Did You Know?
November 2009


Did You Know?
by Ken Carr
November 2009

               
               
DID YOU KNOW…

            …Mr. Patterson believed in teaching through the eye, and the use of pictures was considered by him a primary tool to accomplish that. The old glass negatives of the Photography Department date back to 1887 when the Company was still located in the Callahan Power Building in downtown Dayton.  Early pictures were used in sales meeting, brochures, advertising, educational meeting.

            Before construction began for the new factory at the top of South Main Street hill, Mr. Patterson had a photograph taken of the undeveloped land.  In the forefront of the picture was a split rail fence.  A new photograph of the construction progress was taken for each new publication of the Hustler (NCR Newsletter). The split rail fence was always in the forefront as a point of reference. Everyone, especially those customers and NCR people outside of Dayton, could follow the progress. The program was so well received that as the factory rapidly grew, its progress was photographed in the same way. 

            As early as the third CPC Convention in 1888, Mr. Patterson was not only using pictures at the corporate level but was beginning to teach the use of pictures in sales. On the CPC program that year the following agenda item is listed: “Wednesday, 10A.M. the use of the photo in sales material for stores, bars and hotels.”

            In 1892, when Mr. Patterson began his work on improving the new factory’s surrounding neighborhood, he stepped up the use of photographs for his educational programs to the residents by placing the pictures in stereopticon slides. Soon slides were being use to supplement pictures across the Company.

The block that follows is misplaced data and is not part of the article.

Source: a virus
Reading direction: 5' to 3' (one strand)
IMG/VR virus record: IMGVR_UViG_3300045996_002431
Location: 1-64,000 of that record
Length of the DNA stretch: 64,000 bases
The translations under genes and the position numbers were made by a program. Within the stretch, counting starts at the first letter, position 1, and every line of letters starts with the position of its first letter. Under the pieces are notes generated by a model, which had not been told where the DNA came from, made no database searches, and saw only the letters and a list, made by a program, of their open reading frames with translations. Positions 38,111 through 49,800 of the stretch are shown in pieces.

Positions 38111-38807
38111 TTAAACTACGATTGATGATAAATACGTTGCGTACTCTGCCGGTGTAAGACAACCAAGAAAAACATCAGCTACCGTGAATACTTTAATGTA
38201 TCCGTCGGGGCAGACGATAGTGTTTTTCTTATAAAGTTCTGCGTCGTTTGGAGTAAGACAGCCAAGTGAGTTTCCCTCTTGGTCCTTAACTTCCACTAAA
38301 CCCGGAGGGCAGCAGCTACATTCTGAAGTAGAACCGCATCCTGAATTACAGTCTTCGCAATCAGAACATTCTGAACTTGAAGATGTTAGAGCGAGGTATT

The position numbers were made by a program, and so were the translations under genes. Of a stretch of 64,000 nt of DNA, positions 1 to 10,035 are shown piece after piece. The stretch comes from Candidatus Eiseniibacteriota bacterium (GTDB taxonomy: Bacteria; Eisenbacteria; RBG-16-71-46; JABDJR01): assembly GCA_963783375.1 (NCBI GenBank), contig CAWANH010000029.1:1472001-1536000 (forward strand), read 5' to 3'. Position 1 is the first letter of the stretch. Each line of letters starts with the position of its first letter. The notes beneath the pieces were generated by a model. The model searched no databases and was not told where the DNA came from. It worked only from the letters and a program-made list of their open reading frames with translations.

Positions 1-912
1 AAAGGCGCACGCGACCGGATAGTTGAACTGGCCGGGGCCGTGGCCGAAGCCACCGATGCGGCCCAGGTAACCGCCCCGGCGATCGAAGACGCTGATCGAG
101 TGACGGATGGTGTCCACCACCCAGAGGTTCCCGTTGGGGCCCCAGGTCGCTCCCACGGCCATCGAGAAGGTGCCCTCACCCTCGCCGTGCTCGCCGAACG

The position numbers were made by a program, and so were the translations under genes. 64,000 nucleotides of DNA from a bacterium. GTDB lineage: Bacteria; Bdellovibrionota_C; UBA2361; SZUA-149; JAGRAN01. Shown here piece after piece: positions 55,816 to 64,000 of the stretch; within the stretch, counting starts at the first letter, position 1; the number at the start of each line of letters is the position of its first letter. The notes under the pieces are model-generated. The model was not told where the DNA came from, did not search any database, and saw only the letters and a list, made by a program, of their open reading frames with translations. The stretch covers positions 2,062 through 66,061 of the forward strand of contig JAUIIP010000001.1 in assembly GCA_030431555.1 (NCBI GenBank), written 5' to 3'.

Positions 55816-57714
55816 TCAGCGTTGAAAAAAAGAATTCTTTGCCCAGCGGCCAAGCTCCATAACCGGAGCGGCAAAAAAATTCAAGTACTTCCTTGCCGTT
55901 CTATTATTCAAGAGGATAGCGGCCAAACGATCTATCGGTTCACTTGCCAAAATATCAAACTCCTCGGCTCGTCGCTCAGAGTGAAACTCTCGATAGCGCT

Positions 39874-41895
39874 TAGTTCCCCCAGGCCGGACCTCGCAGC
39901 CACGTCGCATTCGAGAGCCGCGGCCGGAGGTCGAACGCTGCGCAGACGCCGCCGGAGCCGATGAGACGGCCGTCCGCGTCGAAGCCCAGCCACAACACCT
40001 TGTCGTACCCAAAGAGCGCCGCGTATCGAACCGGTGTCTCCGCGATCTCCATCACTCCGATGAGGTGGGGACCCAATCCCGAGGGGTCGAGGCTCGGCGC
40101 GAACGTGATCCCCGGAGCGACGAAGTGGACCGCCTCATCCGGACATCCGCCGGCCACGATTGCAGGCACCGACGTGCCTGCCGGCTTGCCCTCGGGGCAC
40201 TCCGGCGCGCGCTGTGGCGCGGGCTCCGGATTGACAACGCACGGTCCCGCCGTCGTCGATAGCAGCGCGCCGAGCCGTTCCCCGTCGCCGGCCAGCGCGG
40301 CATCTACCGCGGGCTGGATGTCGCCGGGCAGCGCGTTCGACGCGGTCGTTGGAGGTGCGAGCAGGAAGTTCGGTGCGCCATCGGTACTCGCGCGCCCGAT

In 1905, the Photography Department attached a camera with a parachute to a balloon.  When the picture of the factory was taken the balloon was released and the parachute returned to the ground with the camera.  Aerial photograph had come to NCR.

            The NCR Photographic Department was started in 1895 in an unusual way.  A steamer trunk was left in the Advertising Department and had been there for some time.  They knew that it belonged to Mr. Patterson but no one knew what was in it. When advised about the trunk, Mr. Patterson ordered them to open it and get back to him.  Mr. Otto Nelson upon opening the trunk discovered a new camera with tripod and all the necessary accessories. When advised, Mr. Patterson told them he thought he had lost the camera on his travels before returning to Dayton.  He further advised Nelson to put the camera together, take some pictures around the factory and to bring them to him. Before Mr. Nelson could tell him that he knew nothing about photography Mr. Patterson was gone.  Nelson did as instructed and with much difficulty assembled the camera, learned how to use it and took the requested photographs.  He had them developed in downtown Dayton and presented them to Mr. Patterson.  Over the next few weeks, Mr. Patterson ordered numerous photographs.  Upon seeing the invoice from the downtown picture developer, Mr. Patterson ordered Nelson to begin developing his own pictures.  Nelson told him that he didn’t have a darkroom and knew nothing about developing pictures.  Mr. Patterson said, “I’ll find a place for a darkroom and you’ll learn the work.”  A small shed on factory property was converted into a darkroom and furnished with the latest in photo development equipment and supplies.  By default, Nelson had become the first Company Photographer and head of the new department.

            In 1897, Mr. Patterson saw a motion picture of a parade in New York City.  By 1901, he was using film in the same manner as he had the pictures and slides, for presentations, advertising and education.  As one might expect, Otto Nelson became responsible for NCR’s entry into the motion picture business.

            Mr. Patterson embraced anything that enhanced education through the eye.  One must wonder how he would have react to the advent of television, personal computers, the internet and cell phones.   One thing for sure, he would have been among the first to maximize the use of all of them in the business world.

 

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